When the World Wakes Up

It was that period in the vernal quarter when we may suppose the Dryads to be waking for the season—The vegetable world begins to move and swell and the saps to rise, till in the completest silences of lone gardens and trackless plantations, where everything seemed helpless and still after the bond and slavery of frost, there are bustlings, strainings, united thrusts and pulls—altogether, in comparison with which the powerful tug of cranes and pulleys in a noisy city are but pigmy efforts.

Far from the Madding Crowd p. 106

The work of man—the great work of man—the noisy work of man to pile up his edifices is a pigmy effort compared to the budding and unfolding of the world in spring. Whatever power man can harness, he cannot turn bulbs into blazes of color, nor seeds into sustenance. When the world wakes up, it is awesome to behold. Man is merely a sub-creator, mimicking at best, distorting and destroying at worst, the regular, consistent maintenance of the Maker’s creation. But this paragraph by Hardy does more than just communicate that truth. It does so in a way that opens our eyes to that truth: these aren’t just facts; there’s poetry here: “The vegetable world begins to move and swell and the saps to rise.”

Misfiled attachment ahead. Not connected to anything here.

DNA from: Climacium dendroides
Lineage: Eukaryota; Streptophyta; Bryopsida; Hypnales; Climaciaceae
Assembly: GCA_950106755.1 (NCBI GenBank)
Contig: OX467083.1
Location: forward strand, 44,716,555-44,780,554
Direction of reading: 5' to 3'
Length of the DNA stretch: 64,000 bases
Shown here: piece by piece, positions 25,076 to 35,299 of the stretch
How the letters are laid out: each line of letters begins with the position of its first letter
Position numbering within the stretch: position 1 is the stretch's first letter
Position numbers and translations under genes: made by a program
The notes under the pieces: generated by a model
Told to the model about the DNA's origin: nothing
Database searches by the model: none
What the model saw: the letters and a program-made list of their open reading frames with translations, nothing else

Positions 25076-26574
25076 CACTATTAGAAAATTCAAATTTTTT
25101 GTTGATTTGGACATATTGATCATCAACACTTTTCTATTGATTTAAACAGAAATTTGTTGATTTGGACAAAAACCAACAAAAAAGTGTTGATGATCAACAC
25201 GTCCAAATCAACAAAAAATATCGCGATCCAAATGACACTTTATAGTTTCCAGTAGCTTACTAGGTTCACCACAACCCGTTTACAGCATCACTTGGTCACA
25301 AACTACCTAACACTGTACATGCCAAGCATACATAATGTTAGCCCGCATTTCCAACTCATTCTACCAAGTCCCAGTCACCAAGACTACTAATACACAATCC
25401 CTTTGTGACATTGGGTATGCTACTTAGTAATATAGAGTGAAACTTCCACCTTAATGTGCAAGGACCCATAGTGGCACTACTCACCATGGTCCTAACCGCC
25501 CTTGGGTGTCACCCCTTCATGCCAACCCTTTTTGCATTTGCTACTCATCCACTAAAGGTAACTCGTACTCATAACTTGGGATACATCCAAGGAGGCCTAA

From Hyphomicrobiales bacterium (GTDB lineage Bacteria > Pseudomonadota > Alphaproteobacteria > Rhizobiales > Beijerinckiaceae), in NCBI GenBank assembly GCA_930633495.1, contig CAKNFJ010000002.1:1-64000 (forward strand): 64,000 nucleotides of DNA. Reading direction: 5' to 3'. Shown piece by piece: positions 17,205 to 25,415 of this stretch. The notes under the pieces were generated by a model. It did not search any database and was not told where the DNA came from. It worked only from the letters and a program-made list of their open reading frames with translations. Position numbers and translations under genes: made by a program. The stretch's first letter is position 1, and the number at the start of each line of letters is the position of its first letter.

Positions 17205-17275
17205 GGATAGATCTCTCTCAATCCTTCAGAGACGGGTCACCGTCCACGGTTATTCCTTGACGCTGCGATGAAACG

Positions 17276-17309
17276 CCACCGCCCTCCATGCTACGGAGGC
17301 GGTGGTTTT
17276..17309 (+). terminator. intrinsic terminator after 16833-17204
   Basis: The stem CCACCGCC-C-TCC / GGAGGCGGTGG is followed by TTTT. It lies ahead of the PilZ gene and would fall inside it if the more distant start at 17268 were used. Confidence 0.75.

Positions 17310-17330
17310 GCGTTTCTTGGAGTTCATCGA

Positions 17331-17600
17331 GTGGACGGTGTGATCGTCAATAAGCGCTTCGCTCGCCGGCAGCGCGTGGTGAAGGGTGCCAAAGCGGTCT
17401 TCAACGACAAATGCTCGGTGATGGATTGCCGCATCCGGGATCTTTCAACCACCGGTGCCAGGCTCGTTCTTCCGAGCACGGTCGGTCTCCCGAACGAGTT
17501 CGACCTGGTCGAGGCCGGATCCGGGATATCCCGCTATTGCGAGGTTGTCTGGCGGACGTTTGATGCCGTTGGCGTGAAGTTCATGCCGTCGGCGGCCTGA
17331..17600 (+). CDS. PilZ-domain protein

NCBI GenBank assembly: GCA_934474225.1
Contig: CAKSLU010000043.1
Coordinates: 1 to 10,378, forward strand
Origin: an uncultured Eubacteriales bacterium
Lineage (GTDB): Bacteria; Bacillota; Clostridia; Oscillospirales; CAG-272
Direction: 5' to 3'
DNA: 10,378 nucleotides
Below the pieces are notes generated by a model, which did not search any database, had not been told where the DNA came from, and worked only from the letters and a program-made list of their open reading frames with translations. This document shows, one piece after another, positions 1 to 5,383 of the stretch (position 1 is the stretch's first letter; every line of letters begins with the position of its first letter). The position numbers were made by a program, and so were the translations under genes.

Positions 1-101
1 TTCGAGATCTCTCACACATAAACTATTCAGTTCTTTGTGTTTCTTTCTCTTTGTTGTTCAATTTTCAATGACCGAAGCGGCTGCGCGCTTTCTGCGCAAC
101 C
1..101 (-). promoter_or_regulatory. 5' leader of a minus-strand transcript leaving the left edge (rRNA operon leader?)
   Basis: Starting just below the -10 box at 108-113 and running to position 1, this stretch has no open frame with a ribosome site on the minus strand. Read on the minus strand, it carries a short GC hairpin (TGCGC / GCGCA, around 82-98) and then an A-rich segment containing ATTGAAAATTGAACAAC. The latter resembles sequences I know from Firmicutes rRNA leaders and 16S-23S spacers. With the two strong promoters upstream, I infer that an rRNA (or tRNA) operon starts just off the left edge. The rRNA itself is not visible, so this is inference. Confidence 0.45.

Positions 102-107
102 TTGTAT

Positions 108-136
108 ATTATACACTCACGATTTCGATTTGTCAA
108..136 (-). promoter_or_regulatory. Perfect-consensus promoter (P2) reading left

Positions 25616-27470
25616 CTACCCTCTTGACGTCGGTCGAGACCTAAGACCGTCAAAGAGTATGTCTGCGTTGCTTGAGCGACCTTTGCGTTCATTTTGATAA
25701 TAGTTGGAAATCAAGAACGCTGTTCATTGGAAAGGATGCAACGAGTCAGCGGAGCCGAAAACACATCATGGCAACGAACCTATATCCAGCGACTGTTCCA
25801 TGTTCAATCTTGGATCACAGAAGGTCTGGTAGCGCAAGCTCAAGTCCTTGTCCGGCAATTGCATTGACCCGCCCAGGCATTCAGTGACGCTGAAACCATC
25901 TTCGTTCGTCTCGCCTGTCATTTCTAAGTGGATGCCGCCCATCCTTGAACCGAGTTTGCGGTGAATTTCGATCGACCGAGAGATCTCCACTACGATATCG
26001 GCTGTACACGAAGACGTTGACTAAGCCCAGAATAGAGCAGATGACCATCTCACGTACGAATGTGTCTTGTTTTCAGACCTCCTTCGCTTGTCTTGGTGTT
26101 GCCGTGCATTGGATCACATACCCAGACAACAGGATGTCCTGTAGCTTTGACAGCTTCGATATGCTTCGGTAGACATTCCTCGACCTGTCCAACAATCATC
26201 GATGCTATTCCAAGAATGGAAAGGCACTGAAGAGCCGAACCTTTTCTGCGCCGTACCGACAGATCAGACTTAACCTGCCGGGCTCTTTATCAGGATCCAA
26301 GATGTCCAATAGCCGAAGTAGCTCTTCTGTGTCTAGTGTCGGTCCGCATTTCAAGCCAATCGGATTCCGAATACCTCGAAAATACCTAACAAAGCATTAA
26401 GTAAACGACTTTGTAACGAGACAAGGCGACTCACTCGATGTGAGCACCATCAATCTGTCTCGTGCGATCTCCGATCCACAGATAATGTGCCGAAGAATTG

And that poetry reminds me of Rich Mullins’s, “With the Wonder”:

And in the winter it’s white
In the summer it’s green
And in the fall it’s orange and red and gold
Then it comes alive
In the rites of spring when the rivers thaw
And the flowers unfold
And there are beads of dew on a spider’s web
And there are motes of dust
In these beams of light
We who are bone and spittle and muscle and sweat
We live together in a world where
It’s good to be alive
‘Cause it flutters and floats
It falls and it climbs
It spins and sputters and spurts
And You filled this world
With wonders ’round every turn
And it buzzes and beeps
It shimmeys and shines
It rattles and patters and purrs
And You filled this world with wonders
And I’m filled with the wonder of Your world

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